Anyway, the article ...
Hey! I'm Red Raven, and I keep bob-bob-bobbin' along! I honestly don't know what I - and about a zillion other forgettable Golden Age characters - would have done if it weren't for Roy Thomas. He brought me back from my sole appearance in my very short-lived 40's self-titled book - and what kid wouldn't fall all over himself to plop down ten cents for the magic and adventure that the title "Red Raven Comics" promises - for a Marvel Premiere story featuring the Liberty Legion! We were such a force for good that we were led by Bucky! A sixteen year old kid!
Anyway, speaking of sixteen year old kids, let me introduce you to four guys too young to drown their sorrows in the Comic-Book Loser Afterlife Bar and Grill (Happy Hour every Tuesday from four to eight, karaoke every Wednesday)...
Oh, I've been wanting to do these fellas for the longest time. I've always been a fan of Kirby's sensawunda boy's adventures, like the Newsboy Legion, and - as I'm sure you've figured - I love really crap comics. And Look! Both at once!
Yeah, I'm hard on this book, but it's pretty indefensible. First off, even though Joe Simon brought us the Outsiders, he did have a great hand at team books back when he and Kirby were an item. Unfortunately, Simon was nowhere near this project when it was green-lighted. Secondly, the book really lacks a clear focus as far as story and characterization - hell, even consistency what with super-villains bounding and leaping and passing gas (and all this without Kilgore Trout penning a word) in the center of an urban slum. So, not only is this not exactly Fantastic Four, I perceive it gets partially derailed by a sort of abortive Stan Lee parody.
The situation between Stan Lee and Jack Kirby really is a bit nebulous, even to the most dedicated insider (which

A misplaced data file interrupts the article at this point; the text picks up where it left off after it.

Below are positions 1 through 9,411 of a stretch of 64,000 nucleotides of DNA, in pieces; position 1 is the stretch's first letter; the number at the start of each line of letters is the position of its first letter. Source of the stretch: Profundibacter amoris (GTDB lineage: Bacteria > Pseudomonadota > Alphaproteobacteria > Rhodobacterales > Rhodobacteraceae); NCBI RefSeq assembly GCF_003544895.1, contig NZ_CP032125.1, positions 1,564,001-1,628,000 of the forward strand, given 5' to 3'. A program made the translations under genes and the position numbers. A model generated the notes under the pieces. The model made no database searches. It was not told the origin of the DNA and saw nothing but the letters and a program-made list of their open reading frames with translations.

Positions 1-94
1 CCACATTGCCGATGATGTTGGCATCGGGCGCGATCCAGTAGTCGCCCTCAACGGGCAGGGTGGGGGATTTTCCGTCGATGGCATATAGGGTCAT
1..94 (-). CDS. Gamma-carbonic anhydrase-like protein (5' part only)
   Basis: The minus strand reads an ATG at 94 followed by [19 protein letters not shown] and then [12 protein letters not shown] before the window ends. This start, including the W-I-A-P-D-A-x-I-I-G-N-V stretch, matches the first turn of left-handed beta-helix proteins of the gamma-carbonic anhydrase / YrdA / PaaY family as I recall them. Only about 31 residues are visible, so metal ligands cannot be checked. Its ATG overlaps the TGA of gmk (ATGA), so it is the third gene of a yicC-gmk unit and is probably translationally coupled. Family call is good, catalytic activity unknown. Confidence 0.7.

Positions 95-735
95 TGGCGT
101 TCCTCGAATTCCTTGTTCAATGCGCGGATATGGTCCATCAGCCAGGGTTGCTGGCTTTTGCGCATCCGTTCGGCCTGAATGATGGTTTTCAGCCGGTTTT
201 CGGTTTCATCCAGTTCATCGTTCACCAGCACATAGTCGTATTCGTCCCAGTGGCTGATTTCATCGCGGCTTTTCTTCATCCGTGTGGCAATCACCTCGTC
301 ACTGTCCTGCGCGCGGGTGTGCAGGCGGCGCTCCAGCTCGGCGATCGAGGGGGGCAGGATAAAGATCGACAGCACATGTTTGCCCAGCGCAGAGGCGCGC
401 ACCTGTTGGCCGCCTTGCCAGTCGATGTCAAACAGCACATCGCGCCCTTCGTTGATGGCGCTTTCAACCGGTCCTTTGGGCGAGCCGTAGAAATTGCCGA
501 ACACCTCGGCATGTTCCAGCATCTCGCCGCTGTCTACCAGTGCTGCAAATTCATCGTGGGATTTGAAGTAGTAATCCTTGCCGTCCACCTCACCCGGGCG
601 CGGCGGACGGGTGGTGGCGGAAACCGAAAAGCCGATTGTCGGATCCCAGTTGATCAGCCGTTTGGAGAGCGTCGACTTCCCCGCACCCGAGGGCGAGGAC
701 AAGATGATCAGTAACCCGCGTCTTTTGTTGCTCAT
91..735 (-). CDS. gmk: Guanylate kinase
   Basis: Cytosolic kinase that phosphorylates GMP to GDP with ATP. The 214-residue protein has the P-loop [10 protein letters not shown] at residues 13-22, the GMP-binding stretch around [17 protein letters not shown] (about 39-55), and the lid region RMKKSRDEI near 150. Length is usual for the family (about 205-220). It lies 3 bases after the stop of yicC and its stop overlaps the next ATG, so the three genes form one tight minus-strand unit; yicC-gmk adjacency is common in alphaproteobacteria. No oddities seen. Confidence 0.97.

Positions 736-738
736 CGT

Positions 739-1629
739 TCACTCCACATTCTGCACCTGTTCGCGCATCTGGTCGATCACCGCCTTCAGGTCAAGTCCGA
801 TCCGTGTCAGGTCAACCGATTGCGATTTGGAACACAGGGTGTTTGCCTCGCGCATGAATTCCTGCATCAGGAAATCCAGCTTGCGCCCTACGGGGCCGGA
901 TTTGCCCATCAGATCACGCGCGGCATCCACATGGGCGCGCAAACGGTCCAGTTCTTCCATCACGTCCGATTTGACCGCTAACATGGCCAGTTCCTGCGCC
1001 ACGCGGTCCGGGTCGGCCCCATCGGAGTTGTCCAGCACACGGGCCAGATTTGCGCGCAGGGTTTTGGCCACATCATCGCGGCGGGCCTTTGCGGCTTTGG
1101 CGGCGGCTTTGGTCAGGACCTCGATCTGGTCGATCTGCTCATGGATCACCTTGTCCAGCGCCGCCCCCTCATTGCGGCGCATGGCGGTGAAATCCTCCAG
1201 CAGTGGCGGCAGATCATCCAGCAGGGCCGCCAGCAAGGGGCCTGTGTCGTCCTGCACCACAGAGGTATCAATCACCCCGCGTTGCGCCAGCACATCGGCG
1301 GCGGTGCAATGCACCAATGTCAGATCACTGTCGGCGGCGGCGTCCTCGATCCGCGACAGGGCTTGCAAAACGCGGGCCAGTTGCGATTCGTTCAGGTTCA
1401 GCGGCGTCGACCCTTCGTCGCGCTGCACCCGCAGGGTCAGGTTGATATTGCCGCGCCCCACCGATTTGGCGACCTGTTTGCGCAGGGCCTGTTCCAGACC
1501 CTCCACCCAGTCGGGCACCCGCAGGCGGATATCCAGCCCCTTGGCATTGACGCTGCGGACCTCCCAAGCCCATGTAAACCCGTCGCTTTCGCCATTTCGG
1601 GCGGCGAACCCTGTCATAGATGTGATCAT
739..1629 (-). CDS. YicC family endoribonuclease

I am certainly not. And neither are you, so shaddup). Whereas they had a very final split, it was never a very vocal one, at least on behalf of the Man and the King.
By some records, it was a hateful parting between the two old collaborators, but you'd be hard-pressed to find either of them saying a bad word towards the other. Stan has never failed to praise Kirby, and the King's always looked
ahead; he had little to say about past slights, and always an excitement about the future.
The Stan/Jack split plays a big role in this story because of the character, Jumpin' Jack, who bears more than a passing resemblance to Lee. Course, I didn't see much of Lee in the character beyond his Stan 'stache and his Marvel-like moniker, except for an occasional quote that seemed to swipe a little at Lee. Like this one, sparing us any more of Jack's "quotes."
Lest the anal legions come pouring over the ramparts at the omission, I will take a moment to mention Kirby's piercing and flamboyant Stan Lee parody, Funky Flashman. A staple of the Mister Miracle books, Flashman was at once both a model of base human desires used in contrast to the godly
concerns and morality of the New Gods, and an exaggerated caricature of Stan Lee. Blustering, bombastic, deceptive, short-sighted and glory-hogging, Flashman was a constant thorn in the side of the messianic and ever-patient Scott
Free, as well as to Kirby's common clay everyman (and alter-ego, perhaps?) Oberon.
But, as Flashman's schemes wore on, he inevitably ended up (reluctantly, of course) benefitting the common good. Likewise, though he was a well known con man and thief, Oberon and Free tolerated him time and time again. In fact, as I do maintain that Oberon was Kirby's "voice" in these books, just as Flashman represented Lee's, and Miracle constantly kept a peace between the two of them which inevitably resulted in Flashman's humiliation and Oberon's humbling. And then they'd start it all over again. And since Miracle represented the unfettered spirit of man, and he was the peacekeeper between the two of them ... well, what does this say about Kirby's feelings for the Man?
I know a lot of you are disappointed that this review isn't mean yet, but COME ON, we're talking about the KING here!